Transcript: Rep. Lynn Westmoreland’s Q&A with DNI James Clapper & NSA Director Gen. Keith Alexander on surveillance programs – Oct. 29, 2013

Partial transcript of Rep. Lynn Westmoreland’s (R-Georgia) Q&A with Director of National Intelligence James Clapper and National Security Agency Director Gen. Keith Alexander on NSA’s surveillance programs before the House Intelligence Committee on Oct. 29, 2013:

Rep. Lynn Westmoreland (R-Georgia):
…You know, we find it hard politically when these things keep coming out a little at a time about these mistakes and, you know, all this information. And I guess my question is, you know, Mr. Snowden is supposedly the source of all of this information and we have all talked to you all before about what the level that he was at and how he would have this kind of knowledge. And I know that some of the things that are being put out are not true, as has already been stated here, and we know that. But it’s kind of like fighting with one hand tied behind your back. But exactly how – I mean, is this stuff that he’s just making up? Or did he really have knowledge of these things that were going on while he was at NSA?

NSA Director Gen. Keith Alexander:
Congressman, he had tremendous access as one of our website administrators in Hawaii. And it wasn’t that he had knowledge because he clearly didn’t understand things about how these tools actually operate. You could see the misperception for what was stated was collection on one of the European countries had nothing to do with collection on an European country. Having said that, his job was to administer a website that brought information to NSA Hawaii for the people in NSA Hawaii. He did not have access to the FISA data nor the business records 215 nor some of our more sensitive. But he did get great access to what we’ll call the core capabilities that we have in our product reporting and he took a lot of that. He took a lot of that data with him and he has shared that with newspaper reporters, and that’s what’s being dribbled out. And I believe that is being done in a way that would cause national harm. I don’t know why they would want to harm our country but that’s what’s happening and our allies.

Rep. Lynn Westmoreland (R-Georgia):
Well, let me ask you this: As far as the information that you all collect and store, what is the difference there? Because I know these micro-targeters and people that do Internet ads and whatever, they know what kind of food we eat, they know what kind of car we drive, they know all different types of information about us. What kind of different things do they use rather than what you use because evidently you use or have access to less information than what they do?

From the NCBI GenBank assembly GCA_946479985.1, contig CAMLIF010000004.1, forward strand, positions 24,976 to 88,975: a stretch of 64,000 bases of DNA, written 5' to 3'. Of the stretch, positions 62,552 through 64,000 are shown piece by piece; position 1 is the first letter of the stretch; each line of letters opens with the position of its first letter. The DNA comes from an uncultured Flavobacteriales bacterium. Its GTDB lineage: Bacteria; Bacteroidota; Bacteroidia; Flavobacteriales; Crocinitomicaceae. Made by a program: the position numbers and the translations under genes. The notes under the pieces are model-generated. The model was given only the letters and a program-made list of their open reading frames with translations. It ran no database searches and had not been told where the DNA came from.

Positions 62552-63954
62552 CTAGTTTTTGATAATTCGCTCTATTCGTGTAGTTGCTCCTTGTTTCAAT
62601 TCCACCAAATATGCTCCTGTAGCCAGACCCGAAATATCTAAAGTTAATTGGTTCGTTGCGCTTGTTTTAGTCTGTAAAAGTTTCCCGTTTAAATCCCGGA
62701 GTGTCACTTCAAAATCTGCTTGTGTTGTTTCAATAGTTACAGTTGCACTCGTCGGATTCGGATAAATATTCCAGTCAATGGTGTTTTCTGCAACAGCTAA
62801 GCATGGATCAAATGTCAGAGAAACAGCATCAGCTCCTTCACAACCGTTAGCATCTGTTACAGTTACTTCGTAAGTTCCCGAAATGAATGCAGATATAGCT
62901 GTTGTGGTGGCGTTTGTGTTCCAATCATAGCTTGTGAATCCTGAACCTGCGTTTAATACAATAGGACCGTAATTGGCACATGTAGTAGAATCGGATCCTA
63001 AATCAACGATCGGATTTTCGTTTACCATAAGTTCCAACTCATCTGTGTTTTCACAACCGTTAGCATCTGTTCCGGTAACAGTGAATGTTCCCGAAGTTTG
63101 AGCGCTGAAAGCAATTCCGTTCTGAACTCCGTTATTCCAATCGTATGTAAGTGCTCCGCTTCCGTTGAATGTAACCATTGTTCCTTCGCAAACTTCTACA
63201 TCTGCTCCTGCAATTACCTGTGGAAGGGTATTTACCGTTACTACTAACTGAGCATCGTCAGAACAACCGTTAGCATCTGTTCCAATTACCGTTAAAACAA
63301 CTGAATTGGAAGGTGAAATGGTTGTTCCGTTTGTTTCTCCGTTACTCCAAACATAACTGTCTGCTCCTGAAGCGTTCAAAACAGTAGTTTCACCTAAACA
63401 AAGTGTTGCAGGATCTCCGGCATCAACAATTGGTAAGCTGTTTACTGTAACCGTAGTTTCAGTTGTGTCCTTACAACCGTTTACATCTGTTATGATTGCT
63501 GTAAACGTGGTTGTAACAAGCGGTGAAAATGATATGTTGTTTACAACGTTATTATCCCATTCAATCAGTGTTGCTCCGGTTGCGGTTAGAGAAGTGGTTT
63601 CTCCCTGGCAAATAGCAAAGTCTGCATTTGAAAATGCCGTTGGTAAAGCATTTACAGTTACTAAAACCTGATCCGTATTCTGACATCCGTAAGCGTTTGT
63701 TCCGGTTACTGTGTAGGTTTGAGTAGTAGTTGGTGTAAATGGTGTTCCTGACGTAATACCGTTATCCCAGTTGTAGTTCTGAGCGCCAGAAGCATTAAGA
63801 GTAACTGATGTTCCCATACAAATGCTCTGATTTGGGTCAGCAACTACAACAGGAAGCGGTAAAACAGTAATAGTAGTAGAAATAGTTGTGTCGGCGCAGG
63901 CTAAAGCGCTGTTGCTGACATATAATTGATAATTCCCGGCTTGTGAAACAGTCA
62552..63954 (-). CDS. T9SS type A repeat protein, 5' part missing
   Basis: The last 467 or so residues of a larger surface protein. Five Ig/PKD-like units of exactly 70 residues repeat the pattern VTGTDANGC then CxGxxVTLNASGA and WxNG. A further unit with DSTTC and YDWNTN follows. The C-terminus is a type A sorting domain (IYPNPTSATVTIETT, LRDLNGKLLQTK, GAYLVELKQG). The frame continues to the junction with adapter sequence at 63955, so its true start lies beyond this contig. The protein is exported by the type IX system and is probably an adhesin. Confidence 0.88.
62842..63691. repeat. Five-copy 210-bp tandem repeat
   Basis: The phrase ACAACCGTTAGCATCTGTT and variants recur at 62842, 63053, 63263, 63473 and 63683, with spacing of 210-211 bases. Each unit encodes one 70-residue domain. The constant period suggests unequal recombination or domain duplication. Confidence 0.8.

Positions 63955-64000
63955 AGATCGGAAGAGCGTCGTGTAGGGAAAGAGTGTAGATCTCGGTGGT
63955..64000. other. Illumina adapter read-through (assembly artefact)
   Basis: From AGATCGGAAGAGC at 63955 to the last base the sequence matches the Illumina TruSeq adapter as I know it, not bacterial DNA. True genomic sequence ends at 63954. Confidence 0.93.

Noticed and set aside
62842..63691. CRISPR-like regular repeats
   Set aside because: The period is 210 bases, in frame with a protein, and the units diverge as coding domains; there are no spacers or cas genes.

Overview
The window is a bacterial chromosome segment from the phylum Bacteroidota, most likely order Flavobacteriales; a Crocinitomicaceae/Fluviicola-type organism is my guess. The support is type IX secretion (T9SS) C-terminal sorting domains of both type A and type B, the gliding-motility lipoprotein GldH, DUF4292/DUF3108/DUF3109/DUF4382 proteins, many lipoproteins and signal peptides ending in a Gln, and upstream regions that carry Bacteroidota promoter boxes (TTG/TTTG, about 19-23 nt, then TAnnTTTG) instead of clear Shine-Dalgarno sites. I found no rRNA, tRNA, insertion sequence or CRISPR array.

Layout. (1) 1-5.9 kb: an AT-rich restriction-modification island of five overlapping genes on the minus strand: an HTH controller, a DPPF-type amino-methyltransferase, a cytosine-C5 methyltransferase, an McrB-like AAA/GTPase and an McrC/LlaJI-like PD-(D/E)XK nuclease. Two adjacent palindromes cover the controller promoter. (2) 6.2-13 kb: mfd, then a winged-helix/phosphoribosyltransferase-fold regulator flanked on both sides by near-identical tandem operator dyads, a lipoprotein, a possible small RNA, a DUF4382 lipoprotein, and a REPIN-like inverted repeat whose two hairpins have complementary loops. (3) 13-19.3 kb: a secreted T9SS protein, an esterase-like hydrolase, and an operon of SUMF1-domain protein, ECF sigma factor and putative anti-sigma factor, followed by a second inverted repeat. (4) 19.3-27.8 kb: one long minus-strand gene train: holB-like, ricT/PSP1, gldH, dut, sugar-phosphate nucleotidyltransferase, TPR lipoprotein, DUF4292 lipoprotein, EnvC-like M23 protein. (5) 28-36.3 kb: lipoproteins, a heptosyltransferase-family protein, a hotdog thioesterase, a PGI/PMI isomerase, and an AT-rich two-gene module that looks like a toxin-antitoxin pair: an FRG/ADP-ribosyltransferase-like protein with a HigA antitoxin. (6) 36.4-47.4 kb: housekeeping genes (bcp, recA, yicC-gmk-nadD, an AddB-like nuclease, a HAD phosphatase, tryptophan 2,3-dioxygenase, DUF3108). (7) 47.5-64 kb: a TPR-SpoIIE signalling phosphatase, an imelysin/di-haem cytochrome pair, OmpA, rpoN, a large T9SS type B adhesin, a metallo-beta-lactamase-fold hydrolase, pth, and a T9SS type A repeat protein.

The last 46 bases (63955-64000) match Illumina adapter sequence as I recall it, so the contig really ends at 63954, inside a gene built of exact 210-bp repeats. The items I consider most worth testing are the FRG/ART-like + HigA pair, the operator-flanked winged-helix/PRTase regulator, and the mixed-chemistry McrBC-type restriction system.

NSA Director Gen. Keith Alexander:
So there is a difference in what we’re authorized to collect. Remember, we’re a foreign intelligence agency. The only reason why we have that business record FISA is to connect the dots between the foreign and the domestic. There is no content there and so there is no other collection that you would get from the other people who operate on the network civilian industry for the purposes that they use that to protect our credit cards or things like that. Our whole purpose – we don’t need to know the name, we don’t need the content of the U.S. person – all we need to do is to associate a number and then give that to the FBI and let them do that.

You know, this is a hugely important point that you brought up because I think it’s important for the American people to understand that we’re not collecting the contents of their email or their phones. We’re not listening to that. You see that coming around. We don’t have that information nor do we collect that. We have what’s in the business record FISA and what we’re authorized under a FISA court warrant. And if it’s a U.S. person, we have to go out and get that probable cause standard to go after it even if they’re overseas using our apparatus. So this is a huge point, and I think a lot of people assume that because we can, we are…

But what you’re seeing is this system has tremendous oversight and controls; it’s focused. And if we make a mistake – even a transition – we report it. This is not nor have we seen where anybody other than those 12 cases over a decade has anybody going out collecting on U.S. persons illegally. We’re not doing it. And if we find somebody doing it, we’ll hold them accountable. That’s a guarantee.

Rep. Lynn Westmoreland (R-Georgia):
…I just want to make the point that in a lot of private companies in this country have a lot more information on our citizens than what the NSA does and use that information sometimes that, you know, may not be the best way we would like for that information to be shared…


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